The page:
To illustrate that, Randy Wattenbarger reported good news on Tuesday: “We are several weeks into the SBA app process. The longest hang-up so far has been that our bank, which is already an approved SBA lender, had to additionally qualify as a SBA “floorplan approved” lender. Notified today that they have been so approved. Said to expect SBA approval in 3-6 weeks!”

Enjoy today’s I Discovered Boating video. Click here.

Comments

7 comments on “Part II: The good, bad and ugly of the SBA floorplan program

  1. Dave Norton

    Lets face it Dealer’s and Manufactures got into trouble because they were trying to make the Marine industry bigger that it is. If you have to go to the SBA for your money your didnt have it figured out right to begin with. Way too much red tape. Dealers that are surviving are doing it because they saw this comming and had planned for it. This dowmturn is probably worse that anyother but we have had this happen many time before, trust me it will change and it will happen again. The Marine industry is small and will stay that way and not profitable with so many dealers trying to sell more product than the maket can take. If you didnt grow up boating you probably wont stay in it for long. Most of my customers grew up boating and will do it at all costs because that is part of their inner self. We as Marine dealers and manufactures have tried for years to make the market bigger and it just wont happen. Work hard at what you do, keep your customers happy and do t for a profit. Thats what we have done and were not in trouble, we dont try to be anything but good boat dealers with quality service for a fair price, yes we have to earn our customers everyday. Just do it.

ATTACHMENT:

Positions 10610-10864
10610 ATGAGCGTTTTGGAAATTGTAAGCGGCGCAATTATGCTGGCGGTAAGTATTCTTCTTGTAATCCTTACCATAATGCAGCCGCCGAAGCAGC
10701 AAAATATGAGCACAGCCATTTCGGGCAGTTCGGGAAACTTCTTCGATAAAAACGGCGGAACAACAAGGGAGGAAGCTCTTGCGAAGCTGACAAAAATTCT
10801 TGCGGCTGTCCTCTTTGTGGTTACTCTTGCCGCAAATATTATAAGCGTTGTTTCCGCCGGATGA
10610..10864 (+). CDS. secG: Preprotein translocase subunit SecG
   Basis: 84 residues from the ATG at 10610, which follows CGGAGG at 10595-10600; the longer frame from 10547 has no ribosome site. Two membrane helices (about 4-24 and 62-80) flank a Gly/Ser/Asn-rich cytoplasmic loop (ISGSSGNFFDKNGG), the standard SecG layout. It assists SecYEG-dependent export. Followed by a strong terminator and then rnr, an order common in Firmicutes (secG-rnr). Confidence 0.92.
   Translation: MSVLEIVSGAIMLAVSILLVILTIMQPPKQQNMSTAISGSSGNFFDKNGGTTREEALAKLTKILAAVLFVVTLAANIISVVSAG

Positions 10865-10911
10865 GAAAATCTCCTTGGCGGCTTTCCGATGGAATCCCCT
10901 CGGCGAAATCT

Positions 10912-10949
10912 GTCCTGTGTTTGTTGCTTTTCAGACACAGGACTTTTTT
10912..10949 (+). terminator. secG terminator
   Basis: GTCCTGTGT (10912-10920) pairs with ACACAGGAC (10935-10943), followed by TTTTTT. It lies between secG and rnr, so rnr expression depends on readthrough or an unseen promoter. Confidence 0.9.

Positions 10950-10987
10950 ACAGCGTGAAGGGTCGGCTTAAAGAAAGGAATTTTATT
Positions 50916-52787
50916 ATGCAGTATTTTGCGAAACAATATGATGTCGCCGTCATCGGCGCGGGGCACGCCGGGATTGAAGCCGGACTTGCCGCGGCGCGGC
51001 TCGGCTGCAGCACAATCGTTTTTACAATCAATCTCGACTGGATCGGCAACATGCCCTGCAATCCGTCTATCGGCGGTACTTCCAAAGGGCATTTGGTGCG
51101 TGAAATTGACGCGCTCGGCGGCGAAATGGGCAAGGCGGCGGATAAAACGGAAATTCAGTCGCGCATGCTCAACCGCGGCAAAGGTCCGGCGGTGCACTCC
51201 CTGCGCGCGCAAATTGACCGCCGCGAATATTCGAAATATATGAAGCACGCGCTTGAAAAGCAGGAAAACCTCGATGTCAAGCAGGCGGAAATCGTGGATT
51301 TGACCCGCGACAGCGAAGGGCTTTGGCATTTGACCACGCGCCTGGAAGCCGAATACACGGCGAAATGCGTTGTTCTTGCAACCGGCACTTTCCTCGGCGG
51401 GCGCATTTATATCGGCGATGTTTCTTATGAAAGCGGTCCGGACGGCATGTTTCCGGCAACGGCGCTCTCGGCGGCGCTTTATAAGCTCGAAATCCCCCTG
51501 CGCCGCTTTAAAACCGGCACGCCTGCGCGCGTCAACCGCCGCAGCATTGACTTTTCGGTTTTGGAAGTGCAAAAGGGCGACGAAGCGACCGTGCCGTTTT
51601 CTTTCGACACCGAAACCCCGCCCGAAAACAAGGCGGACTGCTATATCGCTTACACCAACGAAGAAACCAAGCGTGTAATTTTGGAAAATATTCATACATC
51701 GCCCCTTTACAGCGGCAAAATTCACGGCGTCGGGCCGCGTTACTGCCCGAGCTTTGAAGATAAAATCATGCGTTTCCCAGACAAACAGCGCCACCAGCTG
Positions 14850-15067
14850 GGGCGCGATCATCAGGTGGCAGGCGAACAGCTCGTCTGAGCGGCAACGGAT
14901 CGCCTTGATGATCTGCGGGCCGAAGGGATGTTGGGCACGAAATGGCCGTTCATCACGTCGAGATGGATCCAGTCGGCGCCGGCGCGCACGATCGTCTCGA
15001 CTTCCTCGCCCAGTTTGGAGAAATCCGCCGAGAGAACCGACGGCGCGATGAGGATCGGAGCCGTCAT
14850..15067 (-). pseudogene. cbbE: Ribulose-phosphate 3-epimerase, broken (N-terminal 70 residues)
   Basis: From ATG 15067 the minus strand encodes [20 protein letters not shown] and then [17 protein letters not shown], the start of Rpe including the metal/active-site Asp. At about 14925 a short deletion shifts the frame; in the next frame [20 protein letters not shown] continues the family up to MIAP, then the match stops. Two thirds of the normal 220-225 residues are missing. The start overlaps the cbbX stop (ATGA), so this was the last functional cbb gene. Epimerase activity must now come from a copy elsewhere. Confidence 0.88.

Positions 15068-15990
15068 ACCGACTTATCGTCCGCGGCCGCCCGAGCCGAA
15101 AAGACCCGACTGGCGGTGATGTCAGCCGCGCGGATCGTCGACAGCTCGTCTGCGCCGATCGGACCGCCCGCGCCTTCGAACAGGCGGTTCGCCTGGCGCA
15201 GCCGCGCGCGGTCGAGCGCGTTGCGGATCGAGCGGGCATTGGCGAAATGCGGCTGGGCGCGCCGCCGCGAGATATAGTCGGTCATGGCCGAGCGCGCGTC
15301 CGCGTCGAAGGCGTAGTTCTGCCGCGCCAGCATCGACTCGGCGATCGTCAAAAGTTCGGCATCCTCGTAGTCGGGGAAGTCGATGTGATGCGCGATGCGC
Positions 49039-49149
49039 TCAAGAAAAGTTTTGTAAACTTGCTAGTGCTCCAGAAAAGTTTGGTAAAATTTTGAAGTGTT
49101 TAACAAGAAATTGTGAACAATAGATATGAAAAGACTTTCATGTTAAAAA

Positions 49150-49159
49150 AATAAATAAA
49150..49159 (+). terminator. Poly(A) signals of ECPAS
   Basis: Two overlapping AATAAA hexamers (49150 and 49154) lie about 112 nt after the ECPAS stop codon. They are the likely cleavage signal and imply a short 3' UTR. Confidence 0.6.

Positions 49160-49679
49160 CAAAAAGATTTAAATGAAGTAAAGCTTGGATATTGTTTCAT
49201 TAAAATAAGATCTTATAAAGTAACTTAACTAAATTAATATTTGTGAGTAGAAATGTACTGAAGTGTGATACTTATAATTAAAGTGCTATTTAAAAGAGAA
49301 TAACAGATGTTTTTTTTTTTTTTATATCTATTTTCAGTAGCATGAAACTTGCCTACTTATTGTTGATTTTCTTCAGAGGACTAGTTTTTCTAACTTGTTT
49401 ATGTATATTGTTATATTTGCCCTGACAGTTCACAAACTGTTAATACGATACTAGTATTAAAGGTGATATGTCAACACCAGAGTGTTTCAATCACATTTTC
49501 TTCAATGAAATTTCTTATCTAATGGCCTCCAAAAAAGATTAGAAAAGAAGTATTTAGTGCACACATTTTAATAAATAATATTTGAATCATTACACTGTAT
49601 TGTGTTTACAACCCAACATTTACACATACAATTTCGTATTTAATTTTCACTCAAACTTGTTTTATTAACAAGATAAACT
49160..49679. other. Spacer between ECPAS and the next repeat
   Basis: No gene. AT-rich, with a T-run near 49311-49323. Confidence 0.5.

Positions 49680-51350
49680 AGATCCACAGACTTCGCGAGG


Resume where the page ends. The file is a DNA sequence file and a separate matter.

2. dave boso

    Boyo’ I really feel bad that the banks let “Barney and Chriss” and some of the other libs in congress force them into making loans that they knew were never going to get paid back. an Now like all the other businesses that didn’t take care of business they are making the rest of us pay….do you think that’s bit harsh?

  3. Don Thurston

    Ed Lofgren’s email on behalf of the MRAA details the issues to be straightened out with SBA program.
    Too bad that Ed and company weren’t asked by the SBA for a wish list prior to the creation of this program. I know that he could have communicated to them as clearly as in his letter just what we in the boat industry need. As a successful boat dealer, he lives this every day and serves us very well as Chairman of the MRAA.
    Telling a bank that it can floorplan boats does not neccesarily fit their business plan when done on a small scale. It is an expensive and very detailed side of the business that as we see, even the biggest players don’t want a part of.
    The solution has to be done on a large scale deeply involving the manufacturers and dealers in order for this ever to become a “high stakes” game.

  4. Michael Ellsberry

    As a person who works with businesses every day in seeking financing, let me offer some additional perspective to the worthwhile comments already written.

    Please remember that the SBA doesn’t make direct loans (except in disasters). If banks are not interested in making loans, then the SBA has no role to play. Many banks quit particpating in SBA loan programs because of the perceived difficulty in dealing with the SBA. And, not so much in the application process but especially so in the liquidation phase for loans gone bad.

    Please remember this. The SBA didn’t do any guarantees of rolling inventory or floor plans up until a few weeks ago. It will take awhile for the procedures to settle out. Further, there are several new loan programs that the SBA is dealing with simultaneously, so that is especially challenging.

    All of us realize that most banks exited floor plan financing in part because of the human input needed. It’s very possible that no amount of guaranty will encourage banks to re-enter a business niche that they exited in the past.

    Norm Schultz is right about size standards adjustments needed for the new loan plan. I am skeptical that adjustments proposed to the SBA can be incorporated into the program in a timely manner to solve the flooring planning needs for the recreational boating industry in an prompt enough manner.

    The industry must look to other solutions including encouraging traditional floor planning lenders who have recently left the marketplace to return or inducing the lenders who bought the floor plan lender’s assets to get back into floorplanning.